Continue Reading

Government Shutdown’s Continued Impact on Immigration

The government shutdown that began in December 2018 has become the longest U.S. government shutdown in history and is having some major impacts on immigration processing. Customs and Border Protection officers are considered essential staff due to the important role they play in national security at the U.S. border and ports of entry. This ultimately means that processing at ports of entry is occurring as usual. TNs and L-1 visas continue to be processed at ports of entry despite the shutdown, as officers are still adjudicating them. It is important to remember that while CBP officers are still working, they are not being compensated for their work at the present. Fortunately, they will be reimbursed once the shutdown ends, but it is still important to keep in mind when crossing the border and interacting with officers.  Unfortunately, other immigration-related areas are being impacted; specifically, the Admissibility Review Office. The Admissibility Review Office (ARO) is a subset of CBP that processes waiver applications. This office is not considered essential for government shutdown purposes and is not active until a federal budget is passed. This means that, at present, no Applications for Advance Permission to Enter as Nonimmigrant for Canadians at the […]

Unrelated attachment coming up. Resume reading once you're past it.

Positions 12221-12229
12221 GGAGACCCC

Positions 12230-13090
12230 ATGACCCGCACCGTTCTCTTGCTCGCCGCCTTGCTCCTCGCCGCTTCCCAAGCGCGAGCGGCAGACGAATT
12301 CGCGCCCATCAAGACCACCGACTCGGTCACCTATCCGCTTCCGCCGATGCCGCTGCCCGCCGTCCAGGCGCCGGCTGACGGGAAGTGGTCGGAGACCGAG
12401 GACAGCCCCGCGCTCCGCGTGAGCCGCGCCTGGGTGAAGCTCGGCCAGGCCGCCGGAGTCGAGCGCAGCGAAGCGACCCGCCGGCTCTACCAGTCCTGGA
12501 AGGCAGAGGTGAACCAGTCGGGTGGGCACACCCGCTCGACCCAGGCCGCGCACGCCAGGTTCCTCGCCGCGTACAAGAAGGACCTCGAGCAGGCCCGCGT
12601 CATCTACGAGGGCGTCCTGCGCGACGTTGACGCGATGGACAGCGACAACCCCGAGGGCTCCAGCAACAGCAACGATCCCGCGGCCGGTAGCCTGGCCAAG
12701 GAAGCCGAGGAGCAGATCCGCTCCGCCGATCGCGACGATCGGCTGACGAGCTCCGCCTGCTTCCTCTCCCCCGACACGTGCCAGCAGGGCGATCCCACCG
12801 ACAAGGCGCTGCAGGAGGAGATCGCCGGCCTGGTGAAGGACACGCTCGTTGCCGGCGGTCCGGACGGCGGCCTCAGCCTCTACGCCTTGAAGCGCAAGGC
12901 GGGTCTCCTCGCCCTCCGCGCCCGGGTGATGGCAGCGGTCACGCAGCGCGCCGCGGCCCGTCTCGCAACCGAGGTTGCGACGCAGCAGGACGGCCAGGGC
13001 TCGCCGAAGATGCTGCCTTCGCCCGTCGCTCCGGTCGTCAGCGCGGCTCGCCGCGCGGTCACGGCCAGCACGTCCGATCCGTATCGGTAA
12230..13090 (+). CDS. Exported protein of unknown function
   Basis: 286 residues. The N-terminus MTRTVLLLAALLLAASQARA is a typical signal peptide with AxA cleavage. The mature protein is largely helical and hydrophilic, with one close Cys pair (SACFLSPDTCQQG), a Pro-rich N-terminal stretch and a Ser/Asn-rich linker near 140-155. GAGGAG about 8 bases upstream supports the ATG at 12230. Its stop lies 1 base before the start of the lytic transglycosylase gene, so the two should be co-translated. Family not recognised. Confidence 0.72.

Continue Reading

Client of the Month: Jason Leithead

Jason Leithead recently worked with Berardi Immigration Law to obtain a waiver to enter the United States. In 1998, Mr. Leithead was deported from the United States and faced a 20-year to lifetime ban from entering the U.S. Upon returning to Canada and working for a logistics company for over 10 years, Mr. Leithead shifted his focus to his employer and providing for his family. Mr. Leithead also became involved in volunteering and giving back to the community. A significant number of Mr. Leithead’s employer’s clients and suppliers are located in the United States. In order to strengthen business relationships, Mr. Leithead hoped to enter the United States to visit with these clients and suppliers. In addition to professional motivations, Mr. Leithead also had personal reasons he wished to enter the United States, including visiting his family’s summer home and vacationing. He decided to reach out to Berardi Immigration Law.  Mr. Leithead was impressed by the team at Berardi, writing, “The best part about working with the team was their professionalism and guidance. Not once did I have any doubts.” Berardi Immigration Law was able to guide Mr. Leithead through the entire waiver process with confidence. He writes, “Berardi Immigration […]